Exploration is one of humanity’s greatest achievements. It is a combination of many characteristics: curiosity about our boundaries, the courage to step into the unknown, passion and perseverance in the face of impossible odds and finally, the creativity to find new solutions to help us go further.
Timekeeping is an essential part of an explorer’s needs. Up in the air or far down below sea level, time is of the essence and precision timekeeping is often crucial for human survival. Frequently, the name most associated with these expeditions has been the Rolex Explorer.
The word ‘expedition’ stems from the Latin verb ‘expedire’, which means ‘to make useful’. To some extent that is true. Without the British Joint Himalayan Committee led by Sir John Hunt, Tenzing Norgay and Sir Edmund Hillary would never have found their way to Everest’s peak. That led scientists to follow in their footsteps, to study glaciers such as the Gangotri, Yamunotri and Khumbu, which supply nearly a quarter of the global population with drinking water.
Likewise, expeditions into the deep sea have not only allowed us to satiate our curiosity about lifeforms that can live in the crushing pressure of the deep. It has also helped the scientific community gain insight into everything from marine ecosystems to life in extreme environments, and even medical care. These successes started with the Rolex Explorer, and continue to this day
TO CROWN IT ALL
Just under 90 years ago, in 1933, Rolex decided to partner the Mount Everest Committee (later renamed the British Joint Himalayan Committee). During the 1920s and 1930s, the watchmaker had embarked on and achieved numerous successes, from excellent waterproofing to automatic winding. But Rolex’s founder, Hans Wilsdorf, wanted more vigorous, real-life testing for his watches.
The agreement was simple: Rolex would develop and equip timekeepers for mountaineers ascending Everest, and in return they would provide feedback and information on the performance of the watches. This collaboration lasted over 20 years and 17 expeditions. On the 14th expedition, Sir Edmund Hillary and Sherpa Tenzing Norgay summited Everest on 29 May 1953 in their second attempt during that ascent. Over the next two years, Rolex Explorers would summit three eight-thousanders, as they are known, to conquer four of the five highest peaks in the world.
These may be the best-known stories of Rolex’s affiliation with exploration, but far from the only ones. When the Swiss Foundation for Alpine Research decided to approve pioneering female mountaineer Annelies Lohner’s request to explore the Gangotri mountain range, Rolex provided each climber an automatic, waterproof Oyster Perpetual to support their efforts. Expedition guide André Roch would later remark that “the Rolex watches that we are each wearing keep surprisingly accurate time”.
Continue reading your story on the app
Continue reading your story in the magazine
THE CONVERSATION: CAUSE CELEBRE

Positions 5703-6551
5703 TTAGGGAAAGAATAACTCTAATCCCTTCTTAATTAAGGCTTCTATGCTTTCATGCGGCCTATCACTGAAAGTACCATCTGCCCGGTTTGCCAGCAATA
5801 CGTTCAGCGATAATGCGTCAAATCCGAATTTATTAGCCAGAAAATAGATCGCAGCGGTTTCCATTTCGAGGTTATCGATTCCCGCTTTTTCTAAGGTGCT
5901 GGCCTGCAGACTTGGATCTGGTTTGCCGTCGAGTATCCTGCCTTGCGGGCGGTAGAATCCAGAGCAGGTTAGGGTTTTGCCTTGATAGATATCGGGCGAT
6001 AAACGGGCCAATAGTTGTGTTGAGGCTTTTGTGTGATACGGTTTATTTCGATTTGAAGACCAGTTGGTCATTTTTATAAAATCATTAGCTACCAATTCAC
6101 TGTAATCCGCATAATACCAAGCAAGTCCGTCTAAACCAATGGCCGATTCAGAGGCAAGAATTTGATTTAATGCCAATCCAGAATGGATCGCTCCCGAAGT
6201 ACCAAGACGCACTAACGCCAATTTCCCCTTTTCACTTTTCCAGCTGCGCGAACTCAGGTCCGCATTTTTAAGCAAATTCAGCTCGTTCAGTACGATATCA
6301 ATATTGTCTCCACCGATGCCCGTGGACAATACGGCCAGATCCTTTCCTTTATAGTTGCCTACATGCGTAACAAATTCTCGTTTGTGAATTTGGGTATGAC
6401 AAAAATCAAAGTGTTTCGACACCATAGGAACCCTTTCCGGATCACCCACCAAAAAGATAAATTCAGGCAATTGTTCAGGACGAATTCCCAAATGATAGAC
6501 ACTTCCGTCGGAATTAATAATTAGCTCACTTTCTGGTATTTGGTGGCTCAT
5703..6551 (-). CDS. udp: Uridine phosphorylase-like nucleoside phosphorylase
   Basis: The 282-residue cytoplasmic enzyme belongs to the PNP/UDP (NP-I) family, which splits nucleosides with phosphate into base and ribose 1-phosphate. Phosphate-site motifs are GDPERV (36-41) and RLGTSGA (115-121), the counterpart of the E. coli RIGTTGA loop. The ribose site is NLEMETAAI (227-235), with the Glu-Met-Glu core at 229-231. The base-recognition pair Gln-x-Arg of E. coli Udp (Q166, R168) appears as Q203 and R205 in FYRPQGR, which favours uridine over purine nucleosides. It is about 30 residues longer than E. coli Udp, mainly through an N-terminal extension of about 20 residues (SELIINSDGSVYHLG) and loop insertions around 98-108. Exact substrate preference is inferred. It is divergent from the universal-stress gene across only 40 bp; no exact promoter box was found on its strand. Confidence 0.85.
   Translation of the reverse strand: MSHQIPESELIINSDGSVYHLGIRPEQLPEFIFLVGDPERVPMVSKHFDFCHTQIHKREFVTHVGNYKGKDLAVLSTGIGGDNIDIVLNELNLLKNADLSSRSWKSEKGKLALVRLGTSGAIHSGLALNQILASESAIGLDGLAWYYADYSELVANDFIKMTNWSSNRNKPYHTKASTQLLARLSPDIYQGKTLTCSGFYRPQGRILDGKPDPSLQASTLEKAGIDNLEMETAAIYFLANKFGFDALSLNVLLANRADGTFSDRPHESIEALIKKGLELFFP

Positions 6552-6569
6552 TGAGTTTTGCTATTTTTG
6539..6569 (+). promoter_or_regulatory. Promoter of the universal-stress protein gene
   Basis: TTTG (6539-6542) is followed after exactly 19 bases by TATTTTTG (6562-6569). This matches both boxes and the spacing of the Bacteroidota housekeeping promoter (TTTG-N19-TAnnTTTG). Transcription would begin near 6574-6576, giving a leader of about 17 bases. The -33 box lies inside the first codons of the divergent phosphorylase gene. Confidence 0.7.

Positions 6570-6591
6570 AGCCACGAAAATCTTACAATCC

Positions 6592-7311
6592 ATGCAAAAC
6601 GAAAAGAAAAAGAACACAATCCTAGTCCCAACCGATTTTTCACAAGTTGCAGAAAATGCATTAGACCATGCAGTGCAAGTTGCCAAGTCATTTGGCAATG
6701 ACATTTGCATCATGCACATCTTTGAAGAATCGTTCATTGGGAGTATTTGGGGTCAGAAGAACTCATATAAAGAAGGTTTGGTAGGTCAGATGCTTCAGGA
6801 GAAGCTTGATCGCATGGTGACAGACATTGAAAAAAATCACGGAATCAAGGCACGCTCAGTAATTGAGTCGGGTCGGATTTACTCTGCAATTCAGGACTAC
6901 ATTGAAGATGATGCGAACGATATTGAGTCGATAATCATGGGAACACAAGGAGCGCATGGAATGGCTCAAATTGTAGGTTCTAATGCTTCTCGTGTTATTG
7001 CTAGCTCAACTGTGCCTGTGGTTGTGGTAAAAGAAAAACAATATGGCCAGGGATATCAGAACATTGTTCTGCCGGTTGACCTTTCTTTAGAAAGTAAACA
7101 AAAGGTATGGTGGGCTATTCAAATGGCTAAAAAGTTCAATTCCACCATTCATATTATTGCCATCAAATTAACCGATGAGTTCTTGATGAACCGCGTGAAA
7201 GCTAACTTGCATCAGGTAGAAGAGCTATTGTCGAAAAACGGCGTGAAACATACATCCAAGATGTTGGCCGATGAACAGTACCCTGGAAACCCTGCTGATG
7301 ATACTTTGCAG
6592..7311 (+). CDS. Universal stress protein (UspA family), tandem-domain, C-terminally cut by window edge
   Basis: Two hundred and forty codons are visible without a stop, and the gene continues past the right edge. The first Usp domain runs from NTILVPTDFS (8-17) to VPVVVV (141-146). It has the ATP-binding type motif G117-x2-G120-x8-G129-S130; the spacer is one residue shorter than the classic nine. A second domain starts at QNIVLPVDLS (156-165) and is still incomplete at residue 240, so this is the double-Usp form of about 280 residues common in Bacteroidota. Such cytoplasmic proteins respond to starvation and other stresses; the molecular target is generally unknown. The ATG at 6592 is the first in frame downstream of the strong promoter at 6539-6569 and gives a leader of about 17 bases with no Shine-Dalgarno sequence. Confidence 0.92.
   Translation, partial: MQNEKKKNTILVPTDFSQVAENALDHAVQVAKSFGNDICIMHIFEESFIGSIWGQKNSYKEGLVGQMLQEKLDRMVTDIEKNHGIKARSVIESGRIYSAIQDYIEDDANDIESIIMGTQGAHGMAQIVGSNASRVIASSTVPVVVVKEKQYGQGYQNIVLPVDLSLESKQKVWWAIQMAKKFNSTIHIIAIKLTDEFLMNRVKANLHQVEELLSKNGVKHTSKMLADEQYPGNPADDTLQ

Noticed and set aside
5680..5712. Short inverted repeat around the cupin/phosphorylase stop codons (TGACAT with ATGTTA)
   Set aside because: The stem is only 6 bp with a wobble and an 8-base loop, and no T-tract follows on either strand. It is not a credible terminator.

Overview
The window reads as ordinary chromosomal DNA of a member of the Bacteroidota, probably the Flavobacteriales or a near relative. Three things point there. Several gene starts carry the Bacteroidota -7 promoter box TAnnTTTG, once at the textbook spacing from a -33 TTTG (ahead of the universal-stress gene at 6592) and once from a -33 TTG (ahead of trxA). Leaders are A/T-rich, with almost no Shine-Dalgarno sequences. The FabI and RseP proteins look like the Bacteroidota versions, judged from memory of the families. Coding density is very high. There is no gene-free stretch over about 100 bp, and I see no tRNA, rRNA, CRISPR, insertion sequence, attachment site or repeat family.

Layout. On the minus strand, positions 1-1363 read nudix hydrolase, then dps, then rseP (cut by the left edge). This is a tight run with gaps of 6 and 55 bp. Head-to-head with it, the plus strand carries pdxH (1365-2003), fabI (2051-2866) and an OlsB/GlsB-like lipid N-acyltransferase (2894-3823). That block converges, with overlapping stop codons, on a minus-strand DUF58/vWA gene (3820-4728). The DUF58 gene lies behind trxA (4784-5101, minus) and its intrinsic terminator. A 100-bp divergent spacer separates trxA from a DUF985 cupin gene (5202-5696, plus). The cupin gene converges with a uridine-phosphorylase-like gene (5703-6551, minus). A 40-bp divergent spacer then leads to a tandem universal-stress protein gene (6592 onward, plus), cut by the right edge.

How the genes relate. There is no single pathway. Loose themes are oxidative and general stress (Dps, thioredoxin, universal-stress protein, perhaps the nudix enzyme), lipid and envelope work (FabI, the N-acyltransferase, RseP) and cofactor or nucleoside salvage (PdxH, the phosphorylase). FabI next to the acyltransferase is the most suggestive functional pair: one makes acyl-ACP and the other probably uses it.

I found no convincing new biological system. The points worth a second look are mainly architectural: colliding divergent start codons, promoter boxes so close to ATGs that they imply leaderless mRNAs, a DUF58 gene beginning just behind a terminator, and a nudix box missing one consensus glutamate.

WOW Singapore and Thailand editors voice their thoughts on the long-running biennial charity watch auction programme known as Only Watch
CHANEL’s introduction of its latest watch collection reflects the coming of age for the brand
The issue of transparency in watchmaking is moving from the fringes to the mainstream, thanks to a focus by younger collectors on sustainability. Yet the lack of standards is worrying. We look at the issues, and propose a modest compromise WORDS
Interview with recently appointed President of Seiko Watch Corporation, Akio Naito WORDS
ROOT OF EXCELLENCE
Micro Artist Studio, home of the Grand Seiko Spring Drive watches
Christie’s Asia Pacific Vice President and Head of Watches gives us a hint of what to expect in the auction scenes
There are lots of ways watch firms are doing their part for the world, even if these are often not quantifiable. Blancpain takes the lead with its Ocean Commitment initiatives '
THE PERSISTENCE OF MEMORY
This online exhibition is a rare treat for anyone who loves beautiful watch macro photography
The lack of clear guidelines in the sustainability conversation hurts brands and consumers. Fortunately, there is a standard that could work, and it already exists…
Once the new metal of watchmaking - the vanguard of the superleggera timepiece - titanium has become a staple. Its properties are still winning fans, but today its biocompatibility is emerging as an important feature. Not only will we never be allergic to titanium, it might also be self-cleaning…
THE RIGHT MEDICINE
When covid treatments are politicized, science loses.
SWEET AND LOWDOWN
The hidden suffering behind America’s sugar habit
HEALING REQUIRES TRUTH
A modern civil rights project seeks to reexamine hundreds of Jim Crow–era murders, and help families move forward.
New immigrant students had the most to gain at Virginia’s Justice High—and the most to lose once the pandemic hit.
FIELD OF TREES
The case for bringing foliage back to the Corn Belt
In Virginia, right-wingers who face down anti-racist demonstrators with AR-15s have earned an official stamp of approval.
Photographer Matt Black’s epic work of “critical cartography”
Forests have always migrated to survive. But now they need our help to outrun climate catastrophe.
The WHISKEY COCKTAIL Revival
From classic Old Fashioneds to more elaborate concoctions, here’s how to drink whiskey now
WHO YOU GONNA CALL?
After Oakland cops drew guns on an accident survivor, a new kind of emergency responder rushed to the scene.